Genome of nearly 5000-year-old woman links modern Indians to ancient civilization


At roughly the same time that ancient Egyptians were constructing their first great pyramids and Mesopotamians were building monumental temples and ziggurats, the Harappans of South Asia—also known as the Indus Valley Civilization—were erecting massive baked brick housing complexes and cutting elaborate canal systems. The civilization’s abrupt downfall remains one of the great mysteries of the ancient world. Now, for the first time, scientists have analyzed the genome of an ancient Harappan. The findings reveal little about why the society collapsed, but they illuminate both its past and its continuing genetic legacy in modern Indians.

“The Indus Valley Civilization has been an enigma for a long time,” says Priya Moorjani, a population geneticist at the University of California, Berkeley, who wasn’t involved with the study. “So it’s very exciting to … learn about [its] ancestry and history.”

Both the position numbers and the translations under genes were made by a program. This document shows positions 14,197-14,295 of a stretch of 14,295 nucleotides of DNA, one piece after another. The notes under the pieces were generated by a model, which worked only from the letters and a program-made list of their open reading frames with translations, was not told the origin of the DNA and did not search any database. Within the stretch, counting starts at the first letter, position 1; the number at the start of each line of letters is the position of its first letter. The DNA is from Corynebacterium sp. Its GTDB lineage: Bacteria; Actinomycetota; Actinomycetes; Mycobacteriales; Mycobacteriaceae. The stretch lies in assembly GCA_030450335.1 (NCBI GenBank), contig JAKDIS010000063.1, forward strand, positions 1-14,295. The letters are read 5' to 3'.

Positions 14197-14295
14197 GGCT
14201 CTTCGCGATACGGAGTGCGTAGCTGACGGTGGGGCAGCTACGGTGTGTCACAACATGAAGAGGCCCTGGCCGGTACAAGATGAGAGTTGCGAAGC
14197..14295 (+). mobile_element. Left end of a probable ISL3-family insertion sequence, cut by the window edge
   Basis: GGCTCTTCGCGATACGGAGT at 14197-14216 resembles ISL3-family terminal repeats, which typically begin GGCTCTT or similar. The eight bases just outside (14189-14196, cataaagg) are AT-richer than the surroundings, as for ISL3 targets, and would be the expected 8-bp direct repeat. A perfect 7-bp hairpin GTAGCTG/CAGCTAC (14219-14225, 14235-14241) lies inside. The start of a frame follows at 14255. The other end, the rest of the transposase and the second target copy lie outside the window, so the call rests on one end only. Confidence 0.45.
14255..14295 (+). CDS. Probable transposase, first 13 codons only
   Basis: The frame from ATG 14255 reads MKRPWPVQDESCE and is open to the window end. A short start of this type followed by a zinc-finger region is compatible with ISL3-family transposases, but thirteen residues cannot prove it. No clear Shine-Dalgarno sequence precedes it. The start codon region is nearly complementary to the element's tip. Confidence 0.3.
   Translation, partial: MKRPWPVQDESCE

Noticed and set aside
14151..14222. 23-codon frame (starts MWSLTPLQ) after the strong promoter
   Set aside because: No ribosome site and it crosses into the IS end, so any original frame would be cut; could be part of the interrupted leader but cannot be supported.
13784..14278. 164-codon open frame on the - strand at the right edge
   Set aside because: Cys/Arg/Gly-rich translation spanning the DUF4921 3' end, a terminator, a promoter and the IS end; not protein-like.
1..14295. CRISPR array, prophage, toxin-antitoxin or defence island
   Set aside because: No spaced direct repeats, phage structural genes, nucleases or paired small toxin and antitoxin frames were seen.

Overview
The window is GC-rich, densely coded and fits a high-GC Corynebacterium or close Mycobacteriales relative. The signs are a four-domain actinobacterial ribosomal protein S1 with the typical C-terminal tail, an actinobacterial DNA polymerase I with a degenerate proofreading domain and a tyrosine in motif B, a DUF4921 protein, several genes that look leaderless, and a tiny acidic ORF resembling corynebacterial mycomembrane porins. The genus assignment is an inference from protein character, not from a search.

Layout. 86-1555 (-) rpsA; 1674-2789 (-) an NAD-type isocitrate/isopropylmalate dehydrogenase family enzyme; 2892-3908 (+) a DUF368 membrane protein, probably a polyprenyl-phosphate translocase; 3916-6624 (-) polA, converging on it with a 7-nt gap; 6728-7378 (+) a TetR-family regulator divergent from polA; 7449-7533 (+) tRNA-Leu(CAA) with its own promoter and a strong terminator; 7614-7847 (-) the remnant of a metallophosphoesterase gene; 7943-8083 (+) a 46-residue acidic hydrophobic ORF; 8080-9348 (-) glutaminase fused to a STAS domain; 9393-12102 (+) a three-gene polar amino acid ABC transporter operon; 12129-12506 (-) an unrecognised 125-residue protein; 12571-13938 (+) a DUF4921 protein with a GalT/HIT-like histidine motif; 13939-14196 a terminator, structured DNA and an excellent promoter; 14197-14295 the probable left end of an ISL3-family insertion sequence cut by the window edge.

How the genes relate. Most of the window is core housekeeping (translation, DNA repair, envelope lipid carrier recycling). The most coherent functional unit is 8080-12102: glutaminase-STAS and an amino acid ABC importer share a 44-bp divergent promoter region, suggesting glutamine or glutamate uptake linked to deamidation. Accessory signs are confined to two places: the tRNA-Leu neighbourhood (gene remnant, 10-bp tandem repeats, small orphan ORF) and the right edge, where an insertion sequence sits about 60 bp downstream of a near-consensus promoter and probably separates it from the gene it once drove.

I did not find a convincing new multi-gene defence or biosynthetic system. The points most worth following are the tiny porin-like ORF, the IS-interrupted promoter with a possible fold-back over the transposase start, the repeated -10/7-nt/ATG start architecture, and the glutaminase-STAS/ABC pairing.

The Indus Valley Civilization emerged sometime around 3000 B.C.E. and had collapsed by about 1700 B.C.E. During its height, it stretched across much of what is today northwestern India and parts of eastern Pakistan. It is alternatively known as the Harappan civilization, after the first of its sites to be excavated in Punjab province in Pakistan beginning in the 1820s. Along with ancient Egypt and Mesopotamia, it was among the world’s first large-scale urban agricultural societies, boasting somewhere between 1 million and 5 million inhabitants across five central cities.

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